Comparative Programming Languages by monkey6

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									University of Cape Town Department of Computer Science

COURSE : CSC305H MODULE : COMPILERS TEST : 2 (SUPP) DATE : 17 AUGUST 2005 TOTAL MARKS : 35

INSTRUCTIONS TO STUDENTS
• Answer ALL questions

Question One – Symbol Tables and Activation Records [10] Draw the stack of activation records corresponding to the following C-like program when it is at “breakpoint”. [4] (Assume static chains and include all parameters).
main { int x; sub SUBA { int y; sub SUBB { int z; sub SUBC { //breakpoint } SUBC; } SUBB; } SUBA; }

dynamic

SUBC

static return (SUBB) local (z) dynamic static return (SUBA) local (y) dynamic static return (main)

SUBB

SUBA

MAIN

local (x)

Marks: structure(4x1) or locals(1), statics(1) dynamics(1) returns(1) Nested subprograms can require saving and restoring of registers used to pass parameters, but this save/restore operation does not always have to be done. Discuss 3 circumstances under which a save/restore of parameter-passing registers is not necessary even though subprograms are nested. [3] leaf procedures[1], different registers[1], done with variables[1], register windows[1] Discuss 3 circumstances under which it is necessary to use memory to pass parameters instead of just using registers. [3] variables used/passed by reference[1], nested subprograms[1], variable is not simple or just too big[1], arrays[1], registers are needed for other purposes[1], too many variables[1]

Question Two – Intermediate Representation [10] Discuss 2 disadvantages of intermediate representations. [3] more computation[1.5], does make optimal use of machine code[1.5], another language to learn[1] Assuming the IR tree language in the attached pages, convert the following program fragment to an equivalent IR tree. (Assume x/y are stack frame variables at offset k0/k1 from the frame pointer special temporary fp) Provide the final tree and do not use the Nx/Cx/Ex expression types/objects. [4] while (x+1<y) { x=x+1; y=y-1; } SEQ (SEQ( SEQ( SEQ( SEQ( SEQ( LABEL S, CJUMP (LT, BINOP (PLUS,MEM(BINOP(PLUS,FP,k0)),CONST MEM( BINOP( PLUS,FP,k1)), NAME T, NAME F)), LABEL T), MOVE (MEM(BINOP(PLUS,FP,k0)), BINOP (PLUS, MEM( BINOP( PLUS, FP, k0)),CONST 1))), MOVE (MEM(BINOP(PLUS,FP,k1)), BINOP (MINUS, MEM( BINOP( PLUS, FP, k1)),CONST 1))), JUMP (NAME S)), LABEL F) Marks: labels[1],cjump[1],memory access[1],moves[1] Convert the following tree into its canonical form by applying transformations from the attached list. Show the result after each transformation. [3] MOVE ( ESEQ ( LABEL L1, ESEQ ( LABEL L2, TEMP a )), CONST 5 ) MOVE ( ESEQ ( SEQ ( LABEL L1, LABEL L2 ), TEMP a ), CONST 5 ) [1.5] SEQ ( SEQ ( LABEL L1, LABEL L2 ), MOVE ( TEMP a, CONST 5 ) ) [1.5] Question Three – Instruction Selection [8] What is the difference between an optimal and optimum tiling? Give one example of an algorithm in each class, and state what the Big-O complexity of each algorithm is. [4] Optimal tiling – no tiling can result in a lower cost – Maximal Munch – O(N). [1/2 x 4] Optimum tiling – no two adjacent tiles can be replaced by one with lower cost – Dynamic Programming – O (N). [1/2 x 4] Using the attached instruction set, apply the Maximal Munch tiling algorithm to the following IR tree. Show the tiled tree and list the instructions generated. [4] MOVE ( MEM ( CONST a ), MEM ( PLUS ( CONST b, CONST c ) ) ) ADDI (CONST c) LOAD (MEM + CONST b) MOVE (MOVE MEM CONST a) Marks: Tree (nodes in brackets): 2, Instructions: 2 Question Four – Register Allocation [7] Use the iterative liveness analysis algorithm to calculate the live-in and live-out sets for each of the following statements in a program. Show succ, use, def, out and in sets. [7] 1),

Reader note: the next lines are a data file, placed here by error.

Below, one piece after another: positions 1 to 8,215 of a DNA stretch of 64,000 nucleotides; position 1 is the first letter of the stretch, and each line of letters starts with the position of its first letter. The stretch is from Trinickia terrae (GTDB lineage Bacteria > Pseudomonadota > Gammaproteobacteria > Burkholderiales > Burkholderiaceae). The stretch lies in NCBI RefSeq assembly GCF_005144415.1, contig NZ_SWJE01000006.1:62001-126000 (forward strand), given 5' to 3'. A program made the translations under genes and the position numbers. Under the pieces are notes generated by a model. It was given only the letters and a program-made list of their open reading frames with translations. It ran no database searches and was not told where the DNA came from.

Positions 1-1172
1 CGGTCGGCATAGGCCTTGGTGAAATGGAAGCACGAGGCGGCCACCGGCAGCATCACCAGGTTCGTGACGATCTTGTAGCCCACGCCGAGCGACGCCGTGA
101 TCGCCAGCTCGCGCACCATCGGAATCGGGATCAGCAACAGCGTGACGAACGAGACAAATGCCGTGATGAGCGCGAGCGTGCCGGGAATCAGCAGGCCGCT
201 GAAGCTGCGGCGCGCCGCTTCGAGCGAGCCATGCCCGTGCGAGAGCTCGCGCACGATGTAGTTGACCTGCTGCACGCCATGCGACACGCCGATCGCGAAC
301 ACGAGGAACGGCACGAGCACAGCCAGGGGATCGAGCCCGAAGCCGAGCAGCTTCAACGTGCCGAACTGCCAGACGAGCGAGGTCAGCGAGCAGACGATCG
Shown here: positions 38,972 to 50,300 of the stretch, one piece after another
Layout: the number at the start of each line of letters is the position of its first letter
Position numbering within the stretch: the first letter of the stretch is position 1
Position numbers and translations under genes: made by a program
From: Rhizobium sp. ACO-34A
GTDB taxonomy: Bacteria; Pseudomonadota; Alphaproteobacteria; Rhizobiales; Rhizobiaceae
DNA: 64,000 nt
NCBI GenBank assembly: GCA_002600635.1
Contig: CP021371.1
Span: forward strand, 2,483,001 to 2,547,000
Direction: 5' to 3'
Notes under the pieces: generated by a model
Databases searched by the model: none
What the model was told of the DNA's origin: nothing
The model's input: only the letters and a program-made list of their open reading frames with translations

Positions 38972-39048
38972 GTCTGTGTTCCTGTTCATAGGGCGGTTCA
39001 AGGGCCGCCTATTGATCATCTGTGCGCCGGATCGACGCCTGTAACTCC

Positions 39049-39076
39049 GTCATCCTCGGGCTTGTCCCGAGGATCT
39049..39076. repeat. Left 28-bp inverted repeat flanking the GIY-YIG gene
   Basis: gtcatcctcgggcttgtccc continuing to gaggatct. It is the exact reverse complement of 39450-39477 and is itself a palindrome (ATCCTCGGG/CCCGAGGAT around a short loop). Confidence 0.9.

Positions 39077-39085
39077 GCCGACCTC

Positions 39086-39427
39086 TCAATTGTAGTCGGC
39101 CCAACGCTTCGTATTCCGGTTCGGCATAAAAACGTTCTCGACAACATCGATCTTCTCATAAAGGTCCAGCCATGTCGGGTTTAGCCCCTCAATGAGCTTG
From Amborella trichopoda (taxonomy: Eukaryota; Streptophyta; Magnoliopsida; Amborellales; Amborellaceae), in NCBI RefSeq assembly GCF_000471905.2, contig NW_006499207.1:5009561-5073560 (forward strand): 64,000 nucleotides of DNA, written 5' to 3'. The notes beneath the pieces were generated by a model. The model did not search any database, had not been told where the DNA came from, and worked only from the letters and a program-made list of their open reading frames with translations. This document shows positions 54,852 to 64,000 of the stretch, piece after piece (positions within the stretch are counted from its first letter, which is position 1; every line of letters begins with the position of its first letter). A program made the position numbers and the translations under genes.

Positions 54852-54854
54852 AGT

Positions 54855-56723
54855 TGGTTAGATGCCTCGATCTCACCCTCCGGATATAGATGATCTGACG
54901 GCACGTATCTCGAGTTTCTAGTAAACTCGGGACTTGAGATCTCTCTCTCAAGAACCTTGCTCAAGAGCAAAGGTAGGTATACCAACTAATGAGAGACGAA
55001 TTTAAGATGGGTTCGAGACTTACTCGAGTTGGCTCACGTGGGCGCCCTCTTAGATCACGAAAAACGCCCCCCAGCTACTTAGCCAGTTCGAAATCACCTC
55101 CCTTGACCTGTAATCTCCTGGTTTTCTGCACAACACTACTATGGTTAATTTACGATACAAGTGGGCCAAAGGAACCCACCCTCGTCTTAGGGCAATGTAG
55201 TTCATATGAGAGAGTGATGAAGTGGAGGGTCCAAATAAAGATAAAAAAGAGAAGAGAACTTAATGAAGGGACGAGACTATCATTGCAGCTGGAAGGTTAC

if ( x > 1 ) then y = x * x; else y = ( 1 / x ) * ( 1 / x ); return y+1; Hint: The relevant formulae are:
out[ n] = in[ s ]
s∈ succ[ n ]

in[ n] = use[ n] ∪(out[ n] −def [ n])

Succ [1] 23 4 4

# 1 2 3 4

Code If x > 1 Y = x^2 Y = (1/x)^2 Return y+1

Use [1] X X X Y

Def [1]

Out [2] X

In [2] X X X Y

Y Y

Y Y


								
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